Secret Patent Holder vs 254 Unnamed Defendants

Chicago patent attorney Kevin Keener recently filed the following action in N.D. Ill. Federal Court.  You’ll note that the name of the patentee was filed under seal as was any identifying information about the asserted patent.  The infringers are unknown but likely “foreign” individuals and unincorporated businesses who are selling infringing items to US customers via and other “infringing webstores.”  Amazon has not been named as a defendant.

Read the complaint: doe v doe 

The patentee argues that the secrecy is important because of the “risk that Defendants will transfer assets or destroy evidence upon learning of Plaintiff’s identity and patent.”  The case has been assigned to Judge Matthew Kennelly as part of the Patent Pilot.

The complaint twice refers to its “design” and never to an “invention.” This makes me think it is likely a design patent case.

Although the defendants are unknown and are believed to be foreign, the patentee alleges that the N.D.Ill. “Court has personal jurisdiction over Defendants in that they transact business in the State of Illinois and in the Northern District of Illinois.”  Regarding venue, the complaint alleges lots of potential connections, but fails to cite the statement in 28 U.S.C. § 1391(c)(3) that a foreign defendant “may be sued in any judicial district.”

Presumably, the plaintiff may be seeking an immediate temporary restraining order under R.65.  However, the rules limit the court’s ability to act and at least require an “affidavit or a verified complaint” stating particular facts which  “clearly show that immediate and irreparable injury, loss, or damage will result to the movant before the adverse party can be heard in opposition.” Id. It is possible that such a document was filed under seal.

via @jngross



11 thoughts on “Secret Patent Holder vs 254 Unnamed Defendants

  1. 6

    The district court denied the patentee’s motion to file the complaint with its identity being kept under seal. Further, like the case noted in comment 4, the court also ordered the patentee to show cause why the suit should not be dismissed under section 299. Patent Holder Identified in Exhibit 1 v. Does 1-254, as Identified in Exhibit 2, No. 21 C 514, 2021 WL 410661 *2-*3 (N.D. Ill. Feb. 6, 2021)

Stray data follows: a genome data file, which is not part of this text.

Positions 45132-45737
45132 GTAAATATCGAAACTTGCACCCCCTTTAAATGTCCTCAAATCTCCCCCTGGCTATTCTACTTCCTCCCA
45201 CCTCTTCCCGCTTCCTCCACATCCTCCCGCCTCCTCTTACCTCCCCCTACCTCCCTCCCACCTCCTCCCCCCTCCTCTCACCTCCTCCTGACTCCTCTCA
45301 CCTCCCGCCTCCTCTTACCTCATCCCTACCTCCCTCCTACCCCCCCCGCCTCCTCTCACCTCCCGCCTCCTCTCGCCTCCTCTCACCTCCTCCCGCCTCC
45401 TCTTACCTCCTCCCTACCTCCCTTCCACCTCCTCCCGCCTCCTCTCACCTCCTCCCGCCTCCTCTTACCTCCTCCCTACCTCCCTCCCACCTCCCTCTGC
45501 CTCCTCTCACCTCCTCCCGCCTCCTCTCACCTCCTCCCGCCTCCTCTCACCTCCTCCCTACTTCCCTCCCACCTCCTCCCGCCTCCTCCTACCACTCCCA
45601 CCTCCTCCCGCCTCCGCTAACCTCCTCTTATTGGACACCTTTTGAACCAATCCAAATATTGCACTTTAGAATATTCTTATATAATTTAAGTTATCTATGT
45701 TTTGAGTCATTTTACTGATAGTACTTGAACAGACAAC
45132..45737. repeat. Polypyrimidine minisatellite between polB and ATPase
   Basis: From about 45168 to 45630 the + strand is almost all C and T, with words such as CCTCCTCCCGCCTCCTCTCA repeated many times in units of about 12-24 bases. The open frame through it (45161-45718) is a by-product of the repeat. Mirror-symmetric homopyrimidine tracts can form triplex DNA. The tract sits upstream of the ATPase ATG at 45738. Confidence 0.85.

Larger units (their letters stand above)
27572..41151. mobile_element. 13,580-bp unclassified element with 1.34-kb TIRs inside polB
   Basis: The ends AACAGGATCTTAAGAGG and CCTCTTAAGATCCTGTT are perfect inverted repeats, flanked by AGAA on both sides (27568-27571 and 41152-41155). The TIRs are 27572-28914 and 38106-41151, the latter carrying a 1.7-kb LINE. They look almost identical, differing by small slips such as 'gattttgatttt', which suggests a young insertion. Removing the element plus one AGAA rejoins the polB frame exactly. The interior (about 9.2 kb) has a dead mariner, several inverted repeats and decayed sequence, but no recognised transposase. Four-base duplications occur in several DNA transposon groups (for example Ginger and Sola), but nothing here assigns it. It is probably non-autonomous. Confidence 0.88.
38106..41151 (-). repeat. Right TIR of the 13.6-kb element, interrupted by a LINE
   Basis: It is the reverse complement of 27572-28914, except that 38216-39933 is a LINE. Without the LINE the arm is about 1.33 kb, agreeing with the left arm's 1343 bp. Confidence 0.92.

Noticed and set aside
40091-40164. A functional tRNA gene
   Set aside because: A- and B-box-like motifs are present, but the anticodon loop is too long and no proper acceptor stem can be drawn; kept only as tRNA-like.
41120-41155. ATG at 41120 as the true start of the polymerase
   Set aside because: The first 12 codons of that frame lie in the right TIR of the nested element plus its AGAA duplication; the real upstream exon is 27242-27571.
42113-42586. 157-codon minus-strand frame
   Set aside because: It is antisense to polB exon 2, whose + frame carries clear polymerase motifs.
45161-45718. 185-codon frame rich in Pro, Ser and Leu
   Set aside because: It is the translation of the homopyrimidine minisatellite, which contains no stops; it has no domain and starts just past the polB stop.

2. 5

    “risk that Defendants will transfer assets or destroy evidence upon learning of Plaintiff’s identity and patent.”

    Wouldn’t they do that anyway if they see that in the lawlsuit?

  3. 4

    In another recent design patent infringement complaint brought against a host of defendants listed in a “Schedule A”, a district court ordered the patentee to show cause as to why the joinder provision of Sec. 299 of the Patent Act did not require dismissal for improper joinder. (At least the patentee identified itself in this case)

    Oakley, Inc. v. The Partnerships and Unincorporated Assocs. identified on Schedule ‘A,’ No. 21 C 536, 2021 WL 308882, *1-*2 (N.D. Ill. Jan. 30, 2021) (where patentee asserted a design patent against 60 different defendants identified on a Schedule A, in a manner that followed a permissible procedural practice in trademark and trade dress cases in dealing with multiple counterfeit products sold by multiple defendants using different assumed names, ordering the patentee to show cause why the design patent infringement claim should not be dismissed in view of the limited joinder provisions of § 299 of the Patent Act)

  4. 3

    That was messed up. Let’s try again.


  5. 2

    The complaint (par. 41) also refers to 35 U.S.C. § 289, which is specific to design patents.

    I assume you saw in FN1 where it says definitively a TRO motion is forthcoming?

    1. 2.1

      Also, you should refer this case over to Volokh. They have a fascination with all things involving sealed information.

  6. 1

    This thread should probably be moved over to the secret comments thread, where all comments are under seal.

    1. 1.3

      That was messed up. Let’s try again.


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